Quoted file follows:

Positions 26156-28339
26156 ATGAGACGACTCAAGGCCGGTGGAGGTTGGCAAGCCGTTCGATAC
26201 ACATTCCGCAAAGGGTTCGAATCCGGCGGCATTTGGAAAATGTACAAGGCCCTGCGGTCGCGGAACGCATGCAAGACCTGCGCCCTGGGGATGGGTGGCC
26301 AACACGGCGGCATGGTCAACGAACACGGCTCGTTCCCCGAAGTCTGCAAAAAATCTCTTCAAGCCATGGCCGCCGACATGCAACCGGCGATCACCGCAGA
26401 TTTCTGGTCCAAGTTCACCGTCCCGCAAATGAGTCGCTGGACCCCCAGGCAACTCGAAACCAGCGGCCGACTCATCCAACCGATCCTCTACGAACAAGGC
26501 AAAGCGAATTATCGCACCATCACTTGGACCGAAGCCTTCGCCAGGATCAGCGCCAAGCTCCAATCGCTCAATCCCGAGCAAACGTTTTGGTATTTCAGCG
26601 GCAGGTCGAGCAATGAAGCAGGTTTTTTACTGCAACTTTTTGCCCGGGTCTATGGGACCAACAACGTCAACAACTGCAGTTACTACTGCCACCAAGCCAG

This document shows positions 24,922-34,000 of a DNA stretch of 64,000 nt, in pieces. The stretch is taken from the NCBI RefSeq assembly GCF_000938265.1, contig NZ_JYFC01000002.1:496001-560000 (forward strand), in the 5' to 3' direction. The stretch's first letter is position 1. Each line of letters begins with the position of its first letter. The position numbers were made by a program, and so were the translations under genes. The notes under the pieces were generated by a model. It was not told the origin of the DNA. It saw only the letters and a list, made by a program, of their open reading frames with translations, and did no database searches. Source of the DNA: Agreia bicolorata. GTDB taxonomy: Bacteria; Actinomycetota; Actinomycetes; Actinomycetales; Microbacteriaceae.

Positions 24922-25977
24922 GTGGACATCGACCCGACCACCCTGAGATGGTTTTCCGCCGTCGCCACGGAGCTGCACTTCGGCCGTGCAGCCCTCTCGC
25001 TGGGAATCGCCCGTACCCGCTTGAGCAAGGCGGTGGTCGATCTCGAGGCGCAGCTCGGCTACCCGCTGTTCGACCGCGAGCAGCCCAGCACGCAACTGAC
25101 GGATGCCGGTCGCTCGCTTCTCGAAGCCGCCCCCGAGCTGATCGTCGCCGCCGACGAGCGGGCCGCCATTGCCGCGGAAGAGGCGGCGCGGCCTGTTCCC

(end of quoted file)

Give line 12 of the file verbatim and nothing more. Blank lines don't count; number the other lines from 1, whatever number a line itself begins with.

25101 GGATGCCGGTCGCTCGCTTCTCGAAGCCGCCCCCGAGCTGATCGTCGCCGCCGACGAGCGGGCCGCCATTGCCGCGGAAGAGGCGGCGCGGCCTGTTCCC